The Lord said to Moses: You yourself are to speak to the Israelites: “You shall keep my sabbaths, for this is a sign between me and you throughout your generations, given in order that you may know that I, the Lord, sanctify you. … Six days shall work be done, but the seventh day is a sabbath of solemn rest, holy to the Lord… It is a sign forever between me and the people of Israel that in six days the Lord made heaven and earth, and on the seventh day he rested, and was refreshed. (Exodus 31:13, 15a, 17)
Everyone is tired.
Two years of pandemic have worn us out. Wherever you go, people are saying they are tired. In church meetings, on social media, in community groups, over and over again I have heard the same refrain. We are so tired. We are worn out by all the unfamiliar things we have had to do, by trying to do more with fewer resources, by never having enough help. We are exhausted by worry and fear and loneliness. We have cared for the sick and the vulnerable until we have nothing left.
We are overdue for a rest. But the grind goes on, the daily needs never cease, the nightly news gives us new fears and worries. Somehow, now is never the time. There are too many things that need to be done, too much that requires our attention. Maybe later? But later never comes.
When was the last time you observed Sabbath? Not just by rushing off to church to squeeze in an hour of worship before you tackled the day’s to-do list, but really, truly took a day of rest? Not sure? Yeah, me too.
But God’s command to God’s people to observe the sabbath is not ambiguous. God thought rest was so important he included it in the Ten Commandments: it actually appears higher on the list than the prohibitions against murder, adultery and stealing. In Exodus, God calls it a sign forever between God and the people of Israel. The punishments outlined for failure to observe the sabbath were harsh.
In his book Sabbath as Resistance, Walter Brueggemann argues that this command to observe the sabbath calls the People of God to a radically different identity than that given us by the consumer culture that surrounds us, one that is rooted in gratitude to God and love of neighbor. Observing the sabbath turns us away from restless productivity and consumption and toward our life-giving God.
“Sabbath is the opportunity to recall Egypt and Pharaoh and then to remember YHWH and exodus,” he writes. “Those who remember and keep Sabbath find they are less driven, less coerced, less frantic to meet deadlines, free to be, rather than to do. Because Sabbath is the great festival of freedom, when Pharaoh and all coercive expectations are dismissed…Moses, in Deuteronomy, imagines that Sabbath is not only a festival day but also a new social reality that is carried back into days one through six. People who keep Sabbath live all seven days differently.”
Like the Israelites in Egypt, we have found ourselves in the last two years constantly challenged to do more than less. We have labored heroically to make bricks without straw. But Sabbath-keeping reminds us there is a limit to what we can do and invites us to turn aside from the restlessness of a system that prizes productivity above all else. It provides time and space to breath deep and reclaim God’s liberation of us from anxiety and fear.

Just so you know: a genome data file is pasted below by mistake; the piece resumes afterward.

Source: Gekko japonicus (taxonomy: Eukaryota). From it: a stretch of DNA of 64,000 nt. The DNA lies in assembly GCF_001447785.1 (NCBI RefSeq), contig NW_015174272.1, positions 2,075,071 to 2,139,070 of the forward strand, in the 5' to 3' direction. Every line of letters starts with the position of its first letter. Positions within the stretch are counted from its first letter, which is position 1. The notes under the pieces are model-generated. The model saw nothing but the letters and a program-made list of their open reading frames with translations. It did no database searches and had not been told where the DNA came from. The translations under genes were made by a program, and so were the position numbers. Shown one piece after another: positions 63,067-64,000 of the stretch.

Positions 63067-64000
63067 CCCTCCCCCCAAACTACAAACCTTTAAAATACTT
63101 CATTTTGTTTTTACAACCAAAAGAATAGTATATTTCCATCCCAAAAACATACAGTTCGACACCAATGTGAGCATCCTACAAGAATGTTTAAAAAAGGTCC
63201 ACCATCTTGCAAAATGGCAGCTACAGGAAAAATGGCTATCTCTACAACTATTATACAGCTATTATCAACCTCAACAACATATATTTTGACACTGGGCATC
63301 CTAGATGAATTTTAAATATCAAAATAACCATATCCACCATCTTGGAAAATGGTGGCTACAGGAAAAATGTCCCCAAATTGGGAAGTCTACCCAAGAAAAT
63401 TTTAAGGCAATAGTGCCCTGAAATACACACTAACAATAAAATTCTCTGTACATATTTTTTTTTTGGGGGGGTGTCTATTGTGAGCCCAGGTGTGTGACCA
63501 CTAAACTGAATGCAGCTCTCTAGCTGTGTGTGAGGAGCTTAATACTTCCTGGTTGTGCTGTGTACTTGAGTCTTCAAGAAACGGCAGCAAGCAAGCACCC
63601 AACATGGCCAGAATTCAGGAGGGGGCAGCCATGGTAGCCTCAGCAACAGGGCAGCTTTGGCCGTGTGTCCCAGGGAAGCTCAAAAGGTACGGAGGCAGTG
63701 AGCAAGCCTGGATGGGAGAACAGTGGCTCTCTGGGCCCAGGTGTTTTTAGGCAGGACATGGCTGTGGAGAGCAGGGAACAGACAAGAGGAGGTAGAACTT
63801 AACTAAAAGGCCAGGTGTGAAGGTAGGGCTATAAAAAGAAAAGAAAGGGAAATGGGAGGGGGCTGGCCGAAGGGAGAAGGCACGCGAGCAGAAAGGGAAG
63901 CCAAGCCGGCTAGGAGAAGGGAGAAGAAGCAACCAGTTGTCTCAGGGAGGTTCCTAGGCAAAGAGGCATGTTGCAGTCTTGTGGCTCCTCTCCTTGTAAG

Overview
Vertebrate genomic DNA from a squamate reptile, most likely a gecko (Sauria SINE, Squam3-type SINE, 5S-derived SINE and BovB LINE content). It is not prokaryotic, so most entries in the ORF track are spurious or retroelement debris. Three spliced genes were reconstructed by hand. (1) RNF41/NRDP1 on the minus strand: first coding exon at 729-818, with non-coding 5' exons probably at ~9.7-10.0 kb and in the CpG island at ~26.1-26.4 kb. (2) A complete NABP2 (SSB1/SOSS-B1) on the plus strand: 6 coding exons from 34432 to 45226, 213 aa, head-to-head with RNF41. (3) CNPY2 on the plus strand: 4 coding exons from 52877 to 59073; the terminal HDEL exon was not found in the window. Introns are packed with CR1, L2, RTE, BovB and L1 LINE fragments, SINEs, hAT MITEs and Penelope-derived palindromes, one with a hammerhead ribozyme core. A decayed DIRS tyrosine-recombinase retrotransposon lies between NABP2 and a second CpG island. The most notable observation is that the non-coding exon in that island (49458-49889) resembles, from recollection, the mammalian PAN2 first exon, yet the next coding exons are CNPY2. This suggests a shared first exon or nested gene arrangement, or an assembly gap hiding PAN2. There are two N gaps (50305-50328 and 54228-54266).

In this post(?)-pandemic moment when we are all so tired, our bishops have called upon us to take some sabbath rest — to turn aside from the daily grind, from the constant need to keep things going, and rest. As Bishop Alan said to me, he’d like to be able to require this for everyone, everywhere, but his authority is limited. So he, Bishop Gayle, and our Diocesan Standing Committee have asked the churches in the Diocese of Massachusetts to be role models, to bear witness to the importance of sabbath rest in our own communities. We cannot declare a sabbath for everyone around us, but we can extend it to clergy, staff, and volunteers in our churches and in doing so bear witness to the goodness of God who calls us to sabbath rest.
At the urging of our bishops, St. Mark’s and Trinity Chapel have declared May 10-23 a post-pandemic time of Sabbath rest. During this time the office will be closed, no meetings will be scheduled, and our Sunday Worship will be a simple Morning Prayer service shared equally by all, with a simple pot-luck fellowship hour afterwards. There will be no Sunday School programming: instead, families are encouraged to participate in Morning Prayer or to enjoy family time at home. Most of all, the entire community is encouraged to set aside time during these two weeks for rest and renewal, for unhurried time for reconnection with family and friends, for prayer and reflection, and for rest. We look forward to returning to our regularly scheduled activities in the fourth week of May with renewed vigor and excitement for doing the work God has given us to do.
Personally, during this time I plan to avoid driving more than a few miles from home, to tend to the earth in my garden, and to read one of the books on ministry in changing times that I never seem to find the time or energy to begin. I will spend time with family and friends who have been somewhat neglected due to the demands of the pandemic. For this brief time, I will step away from leading public worship, where so much of my energy normally goes, in order to sit in silence in the presence of God, listening instead of speaking.
I invite you to use this time to claim your own sabbath rest, as you most need it. Whether it’s gathering for prayer at Trinity or St. Mark’s on Sunday morning or sitting in the garden listening to the birds sing; whether it’s a nap or time spent with family and friends, I hope you will step away from the relentless demands of the appointment calendar and the to-do list to remember that our God is a God of abundance, and that there are limits to what we can do.
Wishing you all a holy sabbath rest.